Bold Assertion: "Universal, immaterial, unchanging laws cannot be accounted for if the universe was random or only material in nature."

Um, why? It doesn't say. Instead it says,
"there are 2 types of people in this world, those who profess the truth of God's existence and those who suppress the truth of God's existence."
which is a massive false dichotomy. I was impressive so far that they managed not to do this when guiding you though the premises but not only have they falsely dichotomised the entire human population, they've begged the question at the same time. And then:
"The options of 'seeking' God, or not believing in God are unavailable."
Wait, what? Yes they are - I so totally have taken one of these options.

We then get the old chestnut from Romans in which it states that God's existence and nature being written in the heart of every man (such that there is no excuse for denying Him). And then it makes another massive leap that you can't understand the universe if God doesn't exist.

Conclusion Arrrgghhhh! Why does it spend so much time spoonfeeding you through the premises and then not bother connecting them to the conclusion? Even if I had accepted all the premises we still wouldn't have got through this. SO FRUSTRATING.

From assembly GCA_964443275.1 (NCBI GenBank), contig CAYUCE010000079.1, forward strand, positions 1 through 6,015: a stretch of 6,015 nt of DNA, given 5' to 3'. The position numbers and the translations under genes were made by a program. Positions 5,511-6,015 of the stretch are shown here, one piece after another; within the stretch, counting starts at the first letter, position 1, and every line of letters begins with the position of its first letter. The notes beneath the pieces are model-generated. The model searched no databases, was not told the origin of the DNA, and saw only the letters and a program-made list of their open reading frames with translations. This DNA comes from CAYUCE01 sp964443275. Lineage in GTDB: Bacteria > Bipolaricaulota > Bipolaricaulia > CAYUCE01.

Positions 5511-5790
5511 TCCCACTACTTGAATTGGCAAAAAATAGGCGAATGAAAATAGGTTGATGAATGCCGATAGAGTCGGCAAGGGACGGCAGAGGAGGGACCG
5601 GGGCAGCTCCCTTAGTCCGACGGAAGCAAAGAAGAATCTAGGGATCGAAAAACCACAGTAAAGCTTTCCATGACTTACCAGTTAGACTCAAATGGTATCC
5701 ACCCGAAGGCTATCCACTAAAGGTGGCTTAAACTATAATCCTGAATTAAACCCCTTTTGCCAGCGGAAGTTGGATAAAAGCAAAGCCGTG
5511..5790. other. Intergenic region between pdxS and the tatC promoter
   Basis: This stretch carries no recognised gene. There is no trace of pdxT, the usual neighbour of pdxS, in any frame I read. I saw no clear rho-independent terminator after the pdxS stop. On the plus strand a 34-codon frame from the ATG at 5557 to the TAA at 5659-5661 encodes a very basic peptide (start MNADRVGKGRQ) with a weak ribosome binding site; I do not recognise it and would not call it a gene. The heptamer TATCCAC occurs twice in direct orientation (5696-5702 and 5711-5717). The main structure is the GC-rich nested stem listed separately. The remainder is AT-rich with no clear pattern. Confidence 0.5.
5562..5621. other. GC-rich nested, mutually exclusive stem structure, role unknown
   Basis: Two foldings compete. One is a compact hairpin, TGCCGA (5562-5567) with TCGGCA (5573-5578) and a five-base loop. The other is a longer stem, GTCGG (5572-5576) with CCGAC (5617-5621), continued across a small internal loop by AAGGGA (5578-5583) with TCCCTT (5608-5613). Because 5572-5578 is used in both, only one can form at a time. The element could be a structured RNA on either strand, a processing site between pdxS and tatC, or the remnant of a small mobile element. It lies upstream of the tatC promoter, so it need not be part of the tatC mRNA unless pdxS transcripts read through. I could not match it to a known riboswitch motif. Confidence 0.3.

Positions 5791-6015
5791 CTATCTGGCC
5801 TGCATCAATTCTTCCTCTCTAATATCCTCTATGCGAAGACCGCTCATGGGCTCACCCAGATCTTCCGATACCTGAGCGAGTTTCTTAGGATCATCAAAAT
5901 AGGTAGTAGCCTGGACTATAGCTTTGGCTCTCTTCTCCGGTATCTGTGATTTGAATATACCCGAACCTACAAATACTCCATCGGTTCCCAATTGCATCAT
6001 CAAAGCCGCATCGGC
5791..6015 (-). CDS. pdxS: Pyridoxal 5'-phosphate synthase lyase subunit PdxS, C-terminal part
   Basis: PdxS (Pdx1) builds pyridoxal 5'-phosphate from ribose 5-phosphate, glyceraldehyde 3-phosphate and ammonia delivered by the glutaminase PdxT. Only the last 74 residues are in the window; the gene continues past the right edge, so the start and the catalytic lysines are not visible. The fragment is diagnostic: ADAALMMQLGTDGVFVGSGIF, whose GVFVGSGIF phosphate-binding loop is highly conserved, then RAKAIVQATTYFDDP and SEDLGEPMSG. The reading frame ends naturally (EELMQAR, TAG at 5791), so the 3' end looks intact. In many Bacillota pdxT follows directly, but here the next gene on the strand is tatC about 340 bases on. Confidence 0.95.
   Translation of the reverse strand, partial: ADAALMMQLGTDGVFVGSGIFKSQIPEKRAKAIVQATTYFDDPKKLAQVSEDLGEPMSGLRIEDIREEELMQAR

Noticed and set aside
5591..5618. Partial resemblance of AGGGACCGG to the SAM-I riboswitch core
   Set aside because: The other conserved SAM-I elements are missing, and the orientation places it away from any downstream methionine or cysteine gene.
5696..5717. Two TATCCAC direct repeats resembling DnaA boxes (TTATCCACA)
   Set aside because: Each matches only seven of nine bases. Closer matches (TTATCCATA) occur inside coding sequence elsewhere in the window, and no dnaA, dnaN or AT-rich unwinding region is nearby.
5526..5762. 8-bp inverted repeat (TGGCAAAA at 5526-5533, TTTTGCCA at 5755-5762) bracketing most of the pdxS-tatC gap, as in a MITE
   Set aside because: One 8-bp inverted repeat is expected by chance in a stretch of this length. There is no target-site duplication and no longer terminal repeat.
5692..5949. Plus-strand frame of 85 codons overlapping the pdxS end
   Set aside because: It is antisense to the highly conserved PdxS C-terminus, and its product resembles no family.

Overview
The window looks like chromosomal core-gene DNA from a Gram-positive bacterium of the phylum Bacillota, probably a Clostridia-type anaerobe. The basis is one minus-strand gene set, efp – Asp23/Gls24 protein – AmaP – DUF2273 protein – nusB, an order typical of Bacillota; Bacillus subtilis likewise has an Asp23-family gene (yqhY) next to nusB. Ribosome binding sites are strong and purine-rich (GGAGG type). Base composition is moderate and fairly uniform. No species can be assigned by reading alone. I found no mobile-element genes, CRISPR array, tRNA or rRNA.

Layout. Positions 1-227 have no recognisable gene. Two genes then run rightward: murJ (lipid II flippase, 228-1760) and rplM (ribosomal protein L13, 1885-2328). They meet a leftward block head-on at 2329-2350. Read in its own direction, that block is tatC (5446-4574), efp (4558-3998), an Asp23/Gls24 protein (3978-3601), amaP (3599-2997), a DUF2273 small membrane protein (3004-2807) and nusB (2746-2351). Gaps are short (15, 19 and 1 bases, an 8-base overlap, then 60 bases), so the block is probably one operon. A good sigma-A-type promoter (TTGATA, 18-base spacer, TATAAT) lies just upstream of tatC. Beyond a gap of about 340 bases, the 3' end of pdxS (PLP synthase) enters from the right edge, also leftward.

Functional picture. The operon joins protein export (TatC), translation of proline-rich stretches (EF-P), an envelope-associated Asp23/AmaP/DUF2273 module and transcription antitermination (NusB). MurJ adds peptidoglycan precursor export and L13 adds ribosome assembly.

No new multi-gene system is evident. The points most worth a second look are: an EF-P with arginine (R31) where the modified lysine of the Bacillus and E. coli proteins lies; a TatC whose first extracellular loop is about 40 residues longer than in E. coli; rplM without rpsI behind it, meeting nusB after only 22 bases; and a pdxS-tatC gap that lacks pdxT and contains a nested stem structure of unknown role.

May 20, 2010

Why Draw Mohammad?

Someone asked me what the point was of Everybody Draw Muhammad Day (EDM). It's deliberately provocative, insulting, offensive and ultimately what do I expect it to achieve? If I want to draw Mohammad, just draw Mohammad; why do we need to do it in this big massive song and dance style?

Well it's true that we don't need to draw Mohammad as a largely anonymous internet mob. We don't reallyneed to do anything. But it feels right to do something even if it doesn't immediately cause the dissolution of oppressive theologies.

This all started with the controversial South Park double-bill in which their ultimate big-reveal of Mohammad (an act they'd already done without batting an eyelid, in the pre-Dutch cartoon era) was censored by Comedy Central. A lot of people thought this was outrageous but in all honesty it was probably the right thing for Comedy Central to do, in my opinion. Bearing in mind the circumstances and bubbling furore, broadcasting the episode uncensored could well have resolved in an attack of some description. It's all very well for artists to be provocative, but Comedy Central is a corporation and an attack on its offices or its studios might have serious consequences for its employees, most of whom probably weren't ready to risk their safety for provocative television. So Comedy Central protected itself and its employees and I agree with that.